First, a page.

The bell may be tolling for "Downton Abbey" after the sixth season of the PBS and Carnival Films drama series, but that doesn't necessarily mean fans have seen the last of the aristocratic Crawley family and their humble servants.
After Thursday's announcement of the show's impending end, Executive Producer Gareth Neame spoke to reporters on a conference call and addressed the possibility of a "Downton" movie down the line.
"I can confirm that there have been rumors," Neame said. "Our position is we would be very interested in that. It would be great fun to do and would be a wonderful extension of everything that people love. I can't confirm that it's definitely going to happen. We shall see."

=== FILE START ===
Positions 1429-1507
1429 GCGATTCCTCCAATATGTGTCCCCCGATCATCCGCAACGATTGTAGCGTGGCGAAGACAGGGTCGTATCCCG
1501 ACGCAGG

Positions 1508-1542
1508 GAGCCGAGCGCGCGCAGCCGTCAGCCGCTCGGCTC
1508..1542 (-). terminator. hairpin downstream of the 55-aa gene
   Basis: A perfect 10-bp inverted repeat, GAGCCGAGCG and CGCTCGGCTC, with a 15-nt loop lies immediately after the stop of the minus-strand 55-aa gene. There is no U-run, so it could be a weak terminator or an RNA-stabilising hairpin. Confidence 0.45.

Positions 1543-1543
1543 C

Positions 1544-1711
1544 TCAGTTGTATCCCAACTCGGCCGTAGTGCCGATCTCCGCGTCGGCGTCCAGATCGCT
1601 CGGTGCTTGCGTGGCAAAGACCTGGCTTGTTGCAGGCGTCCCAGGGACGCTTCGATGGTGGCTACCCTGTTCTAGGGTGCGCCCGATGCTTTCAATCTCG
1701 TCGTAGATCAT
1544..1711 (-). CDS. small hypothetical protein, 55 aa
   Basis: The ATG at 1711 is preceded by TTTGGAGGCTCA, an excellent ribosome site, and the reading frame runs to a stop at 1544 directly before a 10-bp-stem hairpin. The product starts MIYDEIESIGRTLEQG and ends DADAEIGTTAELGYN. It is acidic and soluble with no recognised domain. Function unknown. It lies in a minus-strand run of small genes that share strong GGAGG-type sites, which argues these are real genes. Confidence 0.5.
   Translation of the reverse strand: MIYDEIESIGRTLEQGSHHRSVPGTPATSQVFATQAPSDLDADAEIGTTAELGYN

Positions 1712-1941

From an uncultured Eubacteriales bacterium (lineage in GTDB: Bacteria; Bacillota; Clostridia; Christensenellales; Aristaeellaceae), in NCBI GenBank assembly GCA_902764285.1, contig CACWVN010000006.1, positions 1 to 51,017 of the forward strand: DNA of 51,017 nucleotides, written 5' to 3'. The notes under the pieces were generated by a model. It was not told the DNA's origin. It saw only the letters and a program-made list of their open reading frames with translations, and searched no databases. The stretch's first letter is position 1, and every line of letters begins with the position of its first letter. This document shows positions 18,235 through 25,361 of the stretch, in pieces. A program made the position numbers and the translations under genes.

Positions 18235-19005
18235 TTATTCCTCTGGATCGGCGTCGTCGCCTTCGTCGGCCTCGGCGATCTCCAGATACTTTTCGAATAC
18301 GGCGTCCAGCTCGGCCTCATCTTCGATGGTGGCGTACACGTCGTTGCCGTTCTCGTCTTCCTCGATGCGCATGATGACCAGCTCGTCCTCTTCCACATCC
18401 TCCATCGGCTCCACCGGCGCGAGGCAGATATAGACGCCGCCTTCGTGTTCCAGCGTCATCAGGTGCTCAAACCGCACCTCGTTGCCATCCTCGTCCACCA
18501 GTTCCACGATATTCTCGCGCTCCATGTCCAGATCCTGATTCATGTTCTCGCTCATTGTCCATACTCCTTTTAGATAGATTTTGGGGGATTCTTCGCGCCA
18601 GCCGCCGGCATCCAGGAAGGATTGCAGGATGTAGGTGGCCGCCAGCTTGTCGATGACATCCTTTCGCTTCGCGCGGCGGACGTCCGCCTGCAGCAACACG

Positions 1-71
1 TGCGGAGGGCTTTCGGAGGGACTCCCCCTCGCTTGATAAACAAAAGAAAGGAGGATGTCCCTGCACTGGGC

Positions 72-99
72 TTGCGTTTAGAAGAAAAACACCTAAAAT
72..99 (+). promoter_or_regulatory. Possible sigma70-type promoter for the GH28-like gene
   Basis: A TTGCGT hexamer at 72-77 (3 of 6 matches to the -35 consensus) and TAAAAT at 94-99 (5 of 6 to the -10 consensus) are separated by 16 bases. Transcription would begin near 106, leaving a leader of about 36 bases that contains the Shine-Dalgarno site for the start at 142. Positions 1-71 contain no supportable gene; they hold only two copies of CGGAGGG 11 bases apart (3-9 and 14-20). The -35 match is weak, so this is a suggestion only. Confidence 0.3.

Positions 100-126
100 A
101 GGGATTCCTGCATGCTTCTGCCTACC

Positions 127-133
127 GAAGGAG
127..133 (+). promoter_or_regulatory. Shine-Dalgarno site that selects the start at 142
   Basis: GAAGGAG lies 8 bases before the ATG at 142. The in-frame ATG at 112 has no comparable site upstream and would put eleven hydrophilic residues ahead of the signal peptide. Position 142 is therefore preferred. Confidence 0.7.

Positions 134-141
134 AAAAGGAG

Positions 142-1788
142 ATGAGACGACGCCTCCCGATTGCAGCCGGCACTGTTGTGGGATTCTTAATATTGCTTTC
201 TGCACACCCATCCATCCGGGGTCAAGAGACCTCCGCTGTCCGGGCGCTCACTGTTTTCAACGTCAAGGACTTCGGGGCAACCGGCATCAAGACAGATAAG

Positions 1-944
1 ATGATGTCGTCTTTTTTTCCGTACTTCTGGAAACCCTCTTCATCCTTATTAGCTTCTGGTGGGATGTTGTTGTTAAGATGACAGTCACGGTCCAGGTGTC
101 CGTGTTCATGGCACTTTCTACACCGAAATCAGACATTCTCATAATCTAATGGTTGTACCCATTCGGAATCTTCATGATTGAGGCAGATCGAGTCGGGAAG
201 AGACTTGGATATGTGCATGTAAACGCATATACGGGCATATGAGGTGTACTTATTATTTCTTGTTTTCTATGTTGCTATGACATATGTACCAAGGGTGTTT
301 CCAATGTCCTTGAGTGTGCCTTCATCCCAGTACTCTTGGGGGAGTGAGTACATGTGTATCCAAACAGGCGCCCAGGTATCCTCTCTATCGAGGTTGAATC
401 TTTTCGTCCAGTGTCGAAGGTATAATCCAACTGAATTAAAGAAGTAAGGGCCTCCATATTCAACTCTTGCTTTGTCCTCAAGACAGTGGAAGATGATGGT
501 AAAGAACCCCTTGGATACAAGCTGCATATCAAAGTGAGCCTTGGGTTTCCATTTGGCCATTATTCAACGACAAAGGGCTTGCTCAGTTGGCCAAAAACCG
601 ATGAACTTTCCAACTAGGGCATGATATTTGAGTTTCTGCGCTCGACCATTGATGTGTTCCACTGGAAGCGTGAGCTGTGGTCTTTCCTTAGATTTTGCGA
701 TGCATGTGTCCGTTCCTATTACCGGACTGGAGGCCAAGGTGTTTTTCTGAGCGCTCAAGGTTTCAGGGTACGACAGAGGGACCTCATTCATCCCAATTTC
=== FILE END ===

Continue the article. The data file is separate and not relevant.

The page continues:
Series creator and writer Julian Fellowes has already found success exploring upstairs-downstairs drama in 20th century England on the big screen, winning an Oscar for original screenplay with 2001's "Gosford Park."
But not so fast -- Fellowes was a bit more evasive about the prospect of a "Downton" movie during a recent phone interview with the Los Angeles Times.
"I don't really have anything to say, because quite honestly I don't know any more than you do," Fellowes said. "I have heard the rumors."
If "Downton Abbey" does manage to find its way to the multiplex, it would follow in the footsteps of such series as "The X-Files," "Sex and the City," "Veronica Mars" and "Entourage."
In the meantime, some "Downton" players have been scoring high-profile film roles, particularly in the Disney realm: Lily James is currently starring in "Cinderella," and Dan Stevens was recently cast as the Beast/Prince in "Beauty and the Beast."
Times staff writer Meredith Blake contributed to this report.